Compromised AP and Reporter Julie Pace Offer Predictably Uncritical Coverage of Obama's Speech

December 7th, 2015 2:04 AM

At the Associated Press Sunday evening, White House Correspondent Julie Pace's coverage of President Obama's Oval Office address was predictably weak.

One could cite at least a half-dozen problems with Pace's story, but two of them were particularly disingenuous.

The first howler concerned the President's advocacy, repeated in his Sunday address, that "Congress should act to make sure no one on a no-fly list is able to buy a gun." The President wondered, "What could possibly be the argument for allowing a terrorist suspect to buy a semi-automatic weapon?"

Pace went along with the Obama administration's line, making sure that readers believe that this is an entirely partisan, left-right issue (bolds are mine throughout this post):

Obama stands little chance of getting the Republican-led Congress to agree to any gun control measures. On Thursday, the Senate rejected legislation barring people suspected by the government of being terrorists from purchasing firearms. Gun rights advocates say such a ban would violate the rights of people who haven't been convicted of crimes.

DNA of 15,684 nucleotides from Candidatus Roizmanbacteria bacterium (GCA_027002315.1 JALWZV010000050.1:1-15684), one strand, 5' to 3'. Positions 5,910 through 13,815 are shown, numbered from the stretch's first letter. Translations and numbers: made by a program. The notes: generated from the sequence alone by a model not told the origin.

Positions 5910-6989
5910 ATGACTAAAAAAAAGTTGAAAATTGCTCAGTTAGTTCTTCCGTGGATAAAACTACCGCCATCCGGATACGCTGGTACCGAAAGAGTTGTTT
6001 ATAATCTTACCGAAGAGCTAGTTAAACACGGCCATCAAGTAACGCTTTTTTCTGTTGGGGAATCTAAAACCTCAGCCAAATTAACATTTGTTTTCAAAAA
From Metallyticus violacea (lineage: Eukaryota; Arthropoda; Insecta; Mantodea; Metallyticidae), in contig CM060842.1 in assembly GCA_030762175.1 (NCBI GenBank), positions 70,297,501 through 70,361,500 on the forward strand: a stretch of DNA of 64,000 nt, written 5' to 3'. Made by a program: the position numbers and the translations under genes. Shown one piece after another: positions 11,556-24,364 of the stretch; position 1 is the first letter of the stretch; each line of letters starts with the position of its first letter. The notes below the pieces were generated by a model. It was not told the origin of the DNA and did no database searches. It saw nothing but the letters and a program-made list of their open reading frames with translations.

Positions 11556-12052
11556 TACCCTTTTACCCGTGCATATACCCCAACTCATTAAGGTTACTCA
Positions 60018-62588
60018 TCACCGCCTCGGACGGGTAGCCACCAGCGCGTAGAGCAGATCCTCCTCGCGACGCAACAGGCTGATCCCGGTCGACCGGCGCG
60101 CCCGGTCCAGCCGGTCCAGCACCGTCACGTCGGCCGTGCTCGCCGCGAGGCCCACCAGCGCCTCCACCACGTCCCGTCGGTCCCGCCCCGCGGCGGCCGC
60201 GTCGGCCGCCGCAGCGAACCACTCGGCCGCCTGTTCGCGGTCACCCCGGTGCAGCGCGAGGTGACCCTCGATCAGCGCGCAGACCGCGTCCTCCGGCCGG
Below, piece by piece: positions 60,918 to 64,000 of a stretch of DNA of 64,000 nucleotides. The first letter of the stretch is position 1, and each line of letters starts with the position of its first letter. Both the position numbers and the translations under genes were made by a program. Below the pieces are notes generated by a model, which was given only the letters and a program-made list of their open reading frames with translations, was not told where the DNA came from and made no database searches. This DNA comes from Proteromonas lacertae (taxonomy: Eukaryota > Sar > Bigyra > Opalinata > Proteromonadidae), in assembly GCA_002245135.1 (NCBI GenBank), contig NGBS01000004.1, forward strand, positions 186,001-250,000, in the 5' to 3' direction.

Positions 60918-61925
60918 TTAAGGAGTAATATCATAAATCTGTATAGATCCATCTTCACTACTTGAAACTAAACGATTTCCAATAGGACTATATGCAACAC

Pace's contention, and Obama's feigned ignorance as to how anyone could possibly oppose the idea, are both fundamentally dishonest.

The ACLU, which is not exactly known as a bastion of right-wing or gun-rights advocacy, has strongly opposed using the no-fly list as a basis for denying a person a right to buy a gun for over five years. Its statement on the matter on May 5, 2010 could hardly have been stronger, as seen in this key paragraph from its "Written Statement to the Senate Committee on Homeland Security and Government Affairs":

We write today about the use of terror watch lists to screen gun purchases. The ACLU believes that the current terror watch list process is deeply flawed. Evidence from numerous government reports document ill-designed and inaccurate lists with serious inadequacies in the process for placing and removing individuals from the list. Even worse, the lists are shrouded in secrecy: who is on the list, the standard for placement on the list, and the requirements for removal from the list are all secret. Given these problems, we do not believe that anyone should be deprived of the right to purchase a gun, or the right to fly, or any other benefit of membership in civil society based solely on placement on a terror watch list.